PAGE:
...serenity in motion
Years ago, I went to college for art. One of the most closed-minded statements I heard then was, "Those who can't, teach." What they meant was, if you can't make it as a professional, you can always fall back on teaching. The COVID years changed several shows and made many of them go away. It also left a mark on our economics and left us in a precarious position for selling art. Sometimes, good producing shows aren't as great right now and it costs money to get there and home. This is where teaching can come in.
If you can schedule a class a month, you end up with income that you can count on coming in. Now a days, there are several different options for doing so. Susan Jenkins is a pastel artist that started a Facebook page and promotes her online demos through it. They are amazing and every veiw she gets, she gets money because of the ads that companies have tacked to them.
I have two different art organizations that I teach through, and it brings me income to help cover my costs between shows. My students are wonderful, and they are progressing all the time. It gives me a creative boost when I need it and a start on new compositions every week. What is the downside? Being a professional artist is a business, not a label and you should treat it as such. Many local organizations offer art classes and are looking for committed people to teach them. I never worry that they will become my competition, I welcome them to do so. I do have boundaries; I keep my best material for myself. I also make myself accessible for questions at any time and also offer private lessons in my studio.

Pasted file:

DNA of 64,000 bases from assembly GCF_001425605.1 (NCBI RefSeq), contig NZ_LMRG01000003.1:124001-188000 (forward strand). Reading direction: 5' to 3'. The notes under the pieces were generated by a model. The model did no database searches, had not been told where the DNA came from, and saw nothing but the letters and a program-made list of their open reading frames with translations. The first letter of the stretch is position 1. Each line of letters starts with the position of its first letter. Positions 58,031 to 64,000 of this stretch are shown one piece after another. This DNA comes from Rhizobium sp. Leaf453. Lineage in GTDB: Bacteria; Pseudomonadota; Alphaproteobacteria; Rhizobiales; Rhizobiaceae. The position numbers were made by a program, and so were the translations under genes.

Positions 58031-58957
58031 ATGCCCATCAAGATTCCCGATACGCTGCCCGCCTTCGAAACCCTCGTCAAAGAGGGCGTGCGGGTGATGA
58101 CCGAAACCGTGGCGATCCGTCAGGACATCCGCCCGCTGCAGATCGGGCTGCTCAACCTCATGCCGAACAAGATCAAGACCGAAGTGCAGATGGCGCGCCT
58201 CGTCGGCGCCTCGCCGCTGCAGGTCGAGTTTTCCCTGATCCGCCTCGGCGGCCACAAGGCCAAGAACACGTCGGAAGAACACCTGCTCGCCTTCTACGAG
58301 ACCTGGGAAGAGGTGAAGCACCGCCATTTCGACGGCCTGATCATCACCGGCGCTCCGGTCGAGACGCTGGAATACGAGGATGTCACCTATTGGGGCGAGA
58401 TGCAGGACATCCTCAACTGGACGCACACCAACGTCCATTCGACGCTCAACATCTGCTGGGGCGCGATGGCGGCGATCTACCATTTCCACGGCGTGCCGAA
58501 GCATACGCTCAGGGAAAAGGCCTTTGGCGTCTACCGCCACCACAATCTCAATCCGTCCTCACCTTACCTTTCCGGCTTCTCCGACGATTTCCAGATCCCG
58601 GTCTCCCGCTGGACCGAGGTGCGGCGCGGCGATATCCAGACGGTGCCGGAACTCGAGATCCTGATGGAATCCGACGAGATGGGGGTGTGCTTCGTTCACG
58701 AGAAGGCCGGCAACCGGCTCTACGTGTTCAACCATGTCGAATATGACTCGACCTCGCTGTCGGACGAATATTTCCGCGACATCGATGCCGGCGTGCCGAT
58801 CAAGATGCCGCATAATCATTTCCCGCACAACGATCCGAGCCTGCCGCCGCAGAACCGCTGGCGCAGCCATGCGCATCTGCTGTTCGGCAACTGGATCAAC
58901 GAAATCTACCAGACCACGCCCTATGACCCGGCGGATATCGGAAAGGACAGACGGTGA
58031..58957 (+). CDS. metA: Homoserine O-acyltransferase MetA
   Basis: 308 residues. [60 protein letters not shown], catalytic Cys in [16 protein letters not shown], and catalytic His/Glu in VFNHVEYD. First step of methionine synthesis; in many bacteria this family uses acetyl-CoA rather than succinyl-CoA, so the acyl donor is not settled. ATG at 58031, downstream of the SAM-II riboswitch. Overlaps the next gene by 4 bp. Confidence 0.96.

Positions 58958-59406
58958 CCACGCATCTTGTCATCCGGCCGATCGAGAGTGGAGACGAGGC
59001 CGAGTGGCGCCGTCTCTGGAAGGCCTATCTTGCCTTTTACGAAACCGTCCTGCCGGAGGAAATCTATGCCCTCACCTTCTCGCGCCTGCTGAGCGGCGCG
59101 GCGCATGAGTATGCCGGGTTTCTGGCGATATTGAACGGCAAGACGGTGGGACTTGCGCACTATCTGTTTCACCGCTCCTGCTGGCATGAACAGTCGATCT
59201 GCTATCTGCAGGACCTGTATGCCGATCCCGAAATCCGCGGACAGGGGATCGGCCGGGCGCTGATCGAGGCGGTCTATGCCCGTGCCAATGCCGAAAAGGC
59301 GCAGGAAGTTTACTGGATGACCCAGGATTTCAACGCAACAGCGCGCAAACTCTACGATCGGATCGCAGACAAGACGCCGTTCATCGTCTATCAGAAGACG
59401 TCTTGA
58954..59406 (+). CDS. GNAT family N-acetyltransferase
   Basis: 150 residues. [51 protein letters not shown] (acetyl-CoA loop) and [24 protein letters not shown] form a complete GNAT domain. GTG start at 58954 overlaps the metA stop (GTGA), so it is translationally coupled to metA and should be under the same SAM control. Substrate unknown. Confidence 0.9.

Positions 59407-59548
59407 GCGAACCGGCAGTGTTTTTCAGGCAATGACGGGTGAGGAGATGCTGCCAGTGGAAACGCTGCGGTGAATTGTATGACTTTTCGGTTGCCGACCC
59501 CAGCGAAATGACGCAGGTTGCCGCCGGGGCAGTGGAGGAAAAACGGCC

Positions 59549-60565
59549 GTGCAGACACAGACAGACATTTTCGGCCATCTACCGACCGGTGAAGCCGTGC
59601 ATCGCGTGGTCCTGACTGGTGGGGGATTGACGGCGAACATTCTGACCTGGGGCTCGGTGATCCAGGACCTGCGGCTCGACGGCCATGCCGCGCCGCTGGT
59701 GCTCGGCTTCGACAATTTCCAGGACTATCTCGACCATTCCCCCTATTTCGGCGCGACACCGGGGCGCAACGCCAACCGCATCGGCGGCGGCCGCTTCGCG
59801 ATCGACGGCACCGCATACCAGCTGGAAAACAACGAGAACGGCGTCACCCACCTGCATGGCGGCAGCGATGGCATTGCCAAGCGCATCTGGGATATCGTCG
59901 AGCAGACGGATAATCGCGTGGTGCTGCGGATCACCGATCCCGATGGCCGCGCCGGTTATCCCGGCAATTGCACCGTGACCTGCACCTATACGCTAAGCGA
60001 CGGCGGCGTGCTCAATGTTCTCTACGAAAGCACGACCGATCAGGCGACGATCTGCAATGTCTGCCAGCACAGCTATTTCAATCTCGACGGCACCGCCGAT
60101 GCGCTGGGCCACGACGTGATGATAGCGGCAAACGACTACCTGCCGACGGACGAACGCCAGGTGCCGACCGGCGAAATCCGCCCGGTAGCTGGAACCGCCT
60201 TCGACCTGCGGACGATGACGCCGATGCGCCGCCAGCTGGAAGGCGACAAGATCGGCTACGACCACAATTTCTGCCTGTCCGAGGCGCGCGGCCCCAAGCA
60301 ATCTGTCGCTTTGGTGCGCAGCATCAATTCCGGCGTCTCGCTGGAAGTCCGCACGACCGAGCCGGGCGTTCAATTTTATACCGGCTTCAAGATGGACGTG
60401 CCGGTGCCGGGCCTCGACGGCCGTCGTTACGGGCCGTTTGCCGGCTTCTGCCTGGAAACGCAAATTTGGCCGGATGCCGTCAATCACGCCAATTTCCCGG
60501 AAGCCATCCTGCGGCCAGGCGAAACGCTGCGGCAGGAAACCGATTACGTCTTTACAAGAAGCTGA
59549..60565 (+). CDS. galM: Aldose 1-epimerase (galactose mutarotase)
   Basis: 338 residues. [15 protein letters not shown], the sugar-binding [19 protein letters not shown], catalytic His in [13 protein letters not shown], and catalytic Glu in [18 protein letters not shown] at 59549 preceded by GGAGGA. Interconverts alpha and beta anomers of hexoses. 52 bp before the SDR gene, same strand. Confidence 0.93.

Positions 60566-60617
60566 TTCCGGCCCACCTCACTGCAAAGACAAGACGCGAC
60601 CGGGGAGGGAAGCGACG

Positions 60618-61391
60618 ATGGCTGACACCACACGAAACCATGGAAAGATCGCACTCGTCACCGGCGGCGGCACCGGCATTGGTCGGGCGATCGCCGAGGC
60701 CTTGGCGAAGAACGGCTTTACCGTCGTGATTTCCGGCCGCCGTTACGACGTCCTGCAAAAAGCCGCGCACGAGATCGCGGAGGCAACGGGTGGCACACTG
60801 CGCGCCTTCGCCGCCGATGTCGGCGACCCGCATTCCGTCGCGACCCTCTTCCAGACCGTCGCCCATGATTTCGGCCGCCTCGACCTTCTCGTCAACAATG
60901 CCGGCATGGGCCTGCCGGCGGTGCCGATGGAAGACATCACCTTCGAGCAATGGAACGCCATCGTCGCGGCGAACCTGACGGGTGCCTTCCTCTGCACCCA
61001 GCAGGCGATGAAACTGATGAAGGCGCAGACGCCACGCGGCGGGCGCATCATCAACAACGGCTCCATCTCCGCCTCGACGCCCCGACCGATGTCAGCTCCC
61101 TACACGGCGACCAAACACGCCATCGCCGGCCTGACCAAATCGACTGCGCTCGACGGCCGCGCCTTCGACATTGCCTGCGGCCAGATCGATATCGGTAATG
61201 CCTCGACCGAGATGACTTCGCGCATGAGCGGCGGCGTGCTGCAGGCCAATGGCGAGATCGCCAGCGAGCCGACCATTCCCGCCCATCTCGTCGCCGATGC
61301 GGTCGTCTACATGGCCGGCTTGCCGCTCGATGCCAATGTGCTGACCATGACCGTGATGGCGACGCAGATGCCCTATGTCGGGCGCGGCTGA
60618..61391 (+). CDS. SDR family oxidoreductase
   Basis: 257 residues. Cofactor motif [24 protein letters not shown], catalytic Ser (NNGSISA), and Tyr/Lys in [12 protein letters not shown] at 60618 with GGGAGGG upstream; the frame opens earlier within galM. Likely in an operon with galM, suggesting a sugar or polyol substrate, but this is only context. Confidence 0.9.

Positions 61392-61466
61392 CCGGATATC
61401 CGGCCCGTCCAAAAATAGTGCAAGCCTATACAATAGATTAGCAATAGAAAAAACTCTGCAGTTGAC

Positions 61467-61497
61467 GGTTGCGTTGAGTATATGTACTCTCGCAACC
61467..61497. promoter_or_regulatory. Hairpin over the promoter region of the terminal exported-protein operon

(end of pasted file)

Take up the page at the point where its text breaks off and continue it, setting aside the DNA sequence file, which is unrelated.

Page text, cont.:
It can be scary to teach a class, you don't always know how you do what you do. This also helps you understand your process better and aids in your creative growth. Teaching is a valuable tool in a professional's toolbox, and I am not going to give it up anytime soon. I think I can do and teach at the same time, how about you?